What is Mental Health?

I was talking with a friend the other day and she mentioned that she felt that her mental health was declining during Covid 19. This made her feel really nervous and unsettled. It felt really bad to her. Really wrong. 

I was curious to know what she meant when she said “her mental health was declining.” We hear the terms mental health so often and used in many different contexts and I wanted to know what exactly it meant to her. 

She said she felt this way because she wasn’t holding it together. She was crying a lot, feeling really frustrated and unhappy. She sometimes spent her evenings crying in bed because of how sad she was. She also felt that she wasn’t coping well with her work because she was constantly upset and angry and felt like she was falling behind because she couldn’t keep her emotional state in check. Overall she was really sad and this was why she believed her mental health was declining. 

I was grateful to her for opening up and sharing what she was experiencing. I found it super interesting to hear what a “decline in mental health” meant to her.

As I listened to her I felt that it was quite likely that many people could relate to her at the moment. She missed her friends and family, felt very alone and really wanted her life to go back to the way it was before. She was sad. She was angry. She was upset. She was experiencing some negative emotions based on her thoughts. That, to me, doesn’t mean her mental health is declining. 

After our chat, I began to think about what mental health means to me. 

I decided it means being able to allow and process all the emotions that are a part of being a human being. It means feeling sad, disappointed and angry and allowing those emotions without making it mean that something is wrong with me or that I am not being strong enough or good enough. It means feeling happiness, joy and confidence one day and then fear, anxiety and sadness the next. It’s all about opening up to the ups and downs of life and accepting it for what it is. Feeling all the feels.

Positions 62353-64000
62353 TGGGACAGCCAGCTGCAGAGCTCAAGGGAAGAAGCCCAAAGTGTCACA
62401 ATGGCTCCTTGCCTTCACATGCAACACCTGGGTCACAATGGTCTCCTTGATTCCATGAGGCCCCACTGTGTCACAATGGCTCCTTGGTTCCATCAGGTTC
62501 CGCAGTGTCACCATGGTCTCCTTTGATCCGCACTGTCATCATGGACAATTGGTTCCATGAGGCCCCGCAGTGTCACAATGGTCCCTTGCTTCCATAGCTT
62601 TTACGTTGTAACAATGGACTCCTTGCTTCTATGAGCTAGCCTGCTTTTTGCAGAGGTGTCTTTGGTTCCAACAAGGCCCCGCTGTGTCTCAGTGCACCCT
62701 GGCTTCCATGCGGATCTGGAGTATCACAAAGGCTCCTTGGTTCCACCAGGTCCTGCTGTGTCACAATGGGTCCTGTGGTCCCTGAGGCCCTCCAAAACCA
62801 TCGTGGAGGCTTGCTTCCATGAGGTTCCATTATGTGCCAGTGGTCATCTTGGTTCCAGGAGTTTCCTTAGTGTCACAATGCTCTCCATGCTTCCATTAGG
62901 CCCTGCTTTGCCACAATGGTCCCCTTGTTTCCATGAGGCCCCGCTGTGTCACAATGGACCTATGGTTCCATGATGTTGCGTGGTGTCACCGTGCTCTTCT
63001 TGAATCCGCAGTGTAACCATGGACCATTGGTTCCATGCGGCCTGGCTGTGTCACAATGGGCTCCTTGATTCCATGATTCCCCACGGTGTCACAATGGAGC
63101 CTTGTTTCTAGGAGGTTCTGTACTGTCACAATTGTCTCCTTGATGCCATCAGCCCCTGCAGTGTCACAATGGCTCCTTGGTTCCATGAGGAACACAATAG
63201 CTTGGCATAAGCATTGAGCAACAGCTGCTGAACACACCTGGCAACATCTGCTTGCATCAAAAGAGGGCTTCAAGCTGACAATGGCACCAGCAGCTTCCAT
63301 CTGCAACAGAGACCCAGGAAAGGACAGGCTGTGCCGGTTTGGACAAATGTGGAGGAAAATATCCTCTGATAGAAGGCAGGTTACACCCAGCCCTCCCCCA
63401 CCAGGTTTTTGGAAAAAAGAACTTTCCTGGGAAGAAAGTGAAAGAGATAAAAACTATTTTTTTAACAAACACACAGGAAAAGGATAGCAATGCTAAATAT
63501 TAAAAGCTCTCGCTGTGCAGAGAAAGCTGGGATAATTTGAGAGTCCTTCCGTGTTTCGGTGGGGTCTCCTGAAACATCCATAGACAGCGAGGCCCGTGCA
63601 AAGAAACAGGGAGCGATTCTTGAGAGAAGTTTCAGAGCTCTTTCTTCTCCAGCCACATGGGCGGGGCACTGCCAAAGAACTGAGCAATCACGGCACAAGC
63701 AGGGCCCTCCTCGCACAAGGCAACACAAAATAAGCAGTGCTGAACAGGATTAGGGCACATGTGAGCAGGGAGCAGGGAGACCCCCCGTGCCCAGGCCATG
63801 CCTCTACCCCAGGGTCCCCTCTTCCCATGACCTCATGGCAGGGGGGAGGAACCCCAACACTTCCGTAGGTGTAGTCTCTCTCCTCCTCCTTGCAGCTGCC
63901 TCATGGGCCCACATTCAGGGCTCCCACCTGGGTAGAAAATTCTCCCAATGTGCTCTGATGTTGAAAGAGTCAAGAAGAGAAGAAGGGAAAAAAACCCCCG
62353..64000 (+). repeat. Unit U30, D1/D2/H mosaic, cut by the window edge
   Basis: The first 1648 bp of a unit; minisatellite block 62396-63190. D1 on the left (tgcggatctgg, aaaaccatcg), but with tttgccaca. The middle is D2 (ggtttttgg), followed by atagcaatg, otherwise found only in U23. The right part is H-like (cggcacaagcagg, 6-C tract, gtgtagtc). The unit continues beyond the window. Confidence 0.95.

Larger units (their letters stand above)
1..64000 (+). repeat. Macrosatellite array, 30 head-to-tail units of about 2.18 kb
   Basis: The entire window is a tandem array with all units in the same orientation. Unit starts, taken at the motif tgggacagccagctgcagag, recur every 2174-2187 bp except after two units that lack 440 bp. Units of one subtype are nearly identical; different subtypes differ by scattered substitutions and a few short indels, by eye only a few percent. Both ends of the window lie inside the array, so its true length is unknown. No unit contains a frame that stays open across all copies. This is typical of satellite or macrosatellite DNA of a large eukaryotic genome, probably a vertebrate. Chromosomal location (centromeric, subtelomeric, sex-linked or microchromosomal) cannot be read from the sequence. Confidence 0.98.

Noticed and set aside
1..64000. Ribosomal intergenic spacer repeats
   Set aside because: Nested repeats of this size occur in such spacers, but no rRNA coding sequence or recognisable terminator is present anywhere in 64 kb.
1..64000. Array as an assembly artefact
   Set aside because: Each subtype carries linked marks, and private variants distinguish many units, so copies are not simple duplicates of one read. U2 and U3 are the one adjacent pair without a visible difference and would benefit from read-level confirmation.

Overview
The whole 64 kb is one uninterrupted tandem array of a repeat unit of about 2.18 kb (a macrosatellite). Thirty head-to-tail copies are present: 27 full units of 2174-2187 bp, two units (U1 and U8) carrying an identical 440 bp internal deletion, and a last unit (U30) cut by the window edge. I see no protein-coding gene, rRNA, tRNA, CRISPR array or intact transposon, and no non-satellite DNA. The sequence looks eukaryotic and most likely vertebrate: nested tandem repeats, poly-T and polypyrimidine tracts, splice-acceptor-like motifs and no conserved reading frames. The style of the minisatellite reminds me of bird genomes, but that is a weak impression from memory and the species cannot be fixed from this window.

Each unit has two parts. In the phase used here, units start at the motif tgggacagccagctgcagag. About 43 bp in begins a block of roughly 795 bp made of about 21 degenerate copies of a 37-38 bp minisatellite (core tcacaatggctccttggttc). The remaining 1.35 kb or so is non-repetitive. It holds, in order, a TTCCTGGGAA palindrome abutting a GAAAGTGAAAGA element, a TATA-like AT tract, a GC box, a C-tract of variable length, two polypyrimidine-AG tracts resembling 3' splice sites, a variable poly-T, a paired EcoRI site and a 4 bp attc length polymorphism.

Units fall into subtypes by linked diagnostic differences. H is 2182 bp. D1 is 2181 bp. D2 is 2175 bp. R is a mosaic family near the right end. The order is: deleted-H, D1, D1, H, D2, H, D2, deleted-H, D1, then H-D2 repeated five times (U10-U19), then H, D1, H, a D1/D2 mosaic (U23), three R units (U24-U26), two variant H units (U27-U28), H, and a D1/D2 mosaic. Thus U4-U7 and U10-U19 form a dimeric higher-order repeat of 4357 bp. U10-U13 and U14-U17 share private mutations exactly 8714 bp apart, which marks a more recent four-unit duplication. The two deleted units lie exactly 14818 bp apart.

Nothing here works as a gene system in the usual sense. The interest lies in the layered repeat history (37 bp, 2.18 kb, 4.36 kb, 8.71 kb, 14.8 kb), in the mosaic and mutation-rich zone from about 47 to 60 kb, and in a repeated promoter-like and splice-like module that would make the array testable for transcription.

That’s what mental health means to me.

What mental health doesn’t mean is always being strong and holding in the tears. It doesn’t mean never fighting with those we love, always being positive and never unhappy. It isn’t about being super proactive and productive all the time and never missing a deadline at work because you were struggling with something. And it doesn’t mean your mental health is declining if you yell at your children when they don’t do as they are told and you then spend the night crying about it. 

These things, these emotions, are all a part of being a human being. And they will always be a part of our lives. Our human lives are 50/50.

50% positive and 50% negative. And that’s actually a beautiful thing.


Because sometimes we want to feel sad, angry or upset about things that are happening in the world and sometimes we want to feel happy and joyful. That’s life. Some moments we are up and some we are down. 

In my opinion, a decline in mental health is the fighting against and resisting of negative emotions over time. It’s the fighting against our emotions and not allowing ourselves to feel - it’s that resistance that over time will create a decline in mental health.  Because when we resist our negative emotions and make them mean something bad, we compound the experience and make it worse. Much worse. We actually create pain on top of our pain. 

But when we can get to a place where we accept our human lives for what they are and allow ourselves to feel all of it and never, never ever, make it mean something is wrong with us, then we have hit the jackpot. 

Here’s to living the 50/50 human life my friends. Love you all. 


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